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Preface to the In the Light of Evolution Series B iodiversity—the genetic variety of life—is an exuberant product of the evolutionary past, a vast human-supportive resource (aesthetic, intellectual, and material) of the present, and a rich legacy to cher- ish and preserve for the future. Two urgent challenges, and opportunities, for 21st-century science are to gain deeper insights into the evolutionary processes that foster biotic diversity, and to translate that understanding into workable solutions for the regional and global crises that biodiver- sity currently faces. A grasp of evolutionary principles and processes is important in other societal arenas as well, such as education, medicine, sociology, and other applied fields including agriculture, pharmacology, and biotechnology. The ramifications of evolutionary thought also extend into learned realms traditionally reserved for philosophy and religion. in 1973, Theodosius Dobzhansky penned a short commentary entitled “nothing in biology makes sense except in the light of evolution.” Most scientists agree that evolution provides the unifying framework for inter- preting biological phenomena that otherwise can often seem unrelated and perhaps unintelligible. Given the central position of evolutionary thought in biology, it is sadly ironic that evolutionary perspectives outside the sciences have often been neglected, misunderstood, or purposefully misrepresented. The central goal of the In the Light of Evolution (ILE) series is to pro- mote the evolutionary sciences through state-of-the-art colloquia—in the series of Arthur M. sackler colloquia sponsored by the national Academy of sciences—and their published proceedings. each installment explores xiii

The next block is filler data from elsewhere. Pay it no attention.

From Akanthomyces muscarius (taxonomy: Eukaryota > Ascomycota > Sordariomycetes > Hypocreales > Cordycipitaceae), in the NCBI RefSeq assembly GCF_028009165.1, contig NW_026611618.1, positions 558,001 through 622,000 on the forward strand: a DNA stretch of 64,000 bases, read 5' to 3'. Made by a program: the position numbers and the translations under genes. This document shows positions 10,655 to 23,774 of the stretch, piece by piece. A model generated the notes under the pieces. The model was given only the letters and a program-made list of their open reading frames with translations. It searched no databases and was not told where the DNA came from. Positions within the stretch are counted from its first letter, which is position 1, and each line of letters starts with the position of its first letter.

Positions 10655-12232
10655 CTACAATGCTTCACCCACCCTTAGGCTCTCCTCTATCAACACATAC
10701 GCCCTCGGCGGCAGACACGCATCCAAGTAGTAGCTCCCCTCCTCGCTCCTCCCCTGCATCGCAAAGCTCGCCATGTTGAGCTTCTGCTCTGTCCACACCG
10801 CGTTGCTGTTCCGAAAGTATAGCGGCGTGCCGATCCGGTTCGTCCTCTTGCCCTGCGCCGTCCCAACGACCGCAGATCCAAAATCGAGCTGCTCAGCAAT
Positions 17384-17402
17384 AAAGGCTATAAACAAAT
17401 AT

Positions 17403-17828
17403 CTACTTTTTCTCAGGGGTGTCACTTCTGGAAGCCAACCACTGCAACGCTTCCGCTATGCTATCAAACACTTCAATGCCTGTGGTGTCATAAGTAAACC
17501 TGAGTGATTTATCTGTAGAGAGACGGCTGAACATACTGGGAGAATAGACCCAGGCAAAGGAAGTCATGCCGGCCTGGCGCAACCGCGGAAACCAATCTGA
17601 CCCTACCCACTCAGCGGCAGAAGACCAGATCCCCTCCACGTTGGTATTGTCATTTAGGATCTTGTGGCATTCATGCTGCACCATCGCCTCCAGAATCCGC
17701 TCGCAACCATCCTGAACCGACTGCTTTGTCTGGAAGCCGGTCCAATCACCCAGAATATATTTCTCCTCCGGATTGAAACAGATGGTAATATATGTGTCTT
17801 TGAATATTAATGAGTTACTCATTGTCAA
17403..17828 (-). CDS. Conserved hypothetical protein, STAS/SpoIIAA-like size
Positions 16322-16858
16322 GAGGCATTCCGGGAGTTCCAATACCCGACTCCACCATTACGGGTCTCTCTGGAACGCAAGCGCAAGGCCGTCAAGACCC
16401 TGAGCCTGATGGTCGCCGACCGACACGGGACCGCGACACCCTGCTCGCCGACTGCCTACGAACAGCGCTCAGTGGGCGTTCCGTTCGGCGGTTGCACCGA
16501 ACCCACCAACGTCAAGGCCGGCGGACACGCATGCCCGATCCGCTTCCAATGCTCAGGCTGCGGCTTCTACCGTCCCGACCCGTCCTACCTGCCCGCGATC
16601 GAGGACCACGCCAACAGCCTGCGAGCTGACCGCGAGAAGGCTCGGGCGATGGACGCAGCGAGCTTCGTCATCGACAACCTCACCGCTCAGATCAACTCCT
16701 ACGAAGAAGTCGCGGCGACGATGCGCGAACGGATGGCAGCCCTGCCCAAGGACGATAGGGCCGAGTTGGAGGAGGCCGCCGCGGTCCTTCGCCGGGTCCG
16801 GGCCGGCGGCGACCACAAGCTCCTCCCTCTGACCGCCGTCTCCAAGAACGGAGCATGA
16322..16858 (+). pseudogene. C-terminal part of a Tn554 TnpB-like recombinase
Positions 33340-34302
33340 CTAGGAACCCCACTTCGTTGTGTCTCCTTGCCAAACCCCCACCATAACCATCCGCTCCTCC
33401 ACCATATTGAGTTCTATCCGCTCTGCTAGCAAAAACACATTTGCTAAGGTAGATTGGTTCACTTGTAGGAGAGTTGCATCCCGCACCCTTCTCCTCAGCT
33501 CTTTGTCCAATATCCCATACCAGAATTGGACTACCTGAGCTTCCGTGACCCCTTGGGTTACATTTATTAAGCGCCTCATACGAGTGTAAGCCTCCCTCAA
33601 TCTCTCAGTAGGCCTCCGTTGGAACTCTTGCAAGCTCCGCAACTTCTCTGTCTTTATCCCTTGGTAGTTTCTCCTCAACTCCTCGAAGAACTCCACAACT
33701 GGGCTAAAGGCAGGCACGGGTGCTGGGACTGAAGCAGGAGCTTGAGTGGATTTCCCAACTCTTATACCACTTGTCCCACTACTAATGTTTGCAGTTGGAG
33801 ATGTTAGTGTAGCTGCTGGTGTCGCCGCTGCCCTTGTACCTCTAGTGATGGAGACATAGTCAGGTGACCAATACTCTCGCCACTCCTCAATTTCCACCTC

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xiv / Preface to the in the light of evolution Series evolutionary perspectives on a particular biological topic that is scientifi- cally intriguing but also has special relevance to contemporary societal issues or challenges. individually and collectively, the ILE series aims to interpret phenomena in various areas of biology through the lens of evolution, address some of the most intellectually engaging as well as pragmatically important societal issues of our times, and foster a greater appreciation of evolutionary biology as a consolidating foundation for the life sciences. The organizers and founding editors of this effort (Avise and Ayala) are the academic grandson and son, respectively, of Theodosius Dobzhan- sky, to whose fond memory this ILE series is dedicated. May Dobzhan- sky’s words and insights continue to inspire rational scientific inquiry into nature’s marvelous operations. John C. Avise and Francisco J. Ayala Department of ecology and evolutionary Biology, University of California, irvine (January 2007)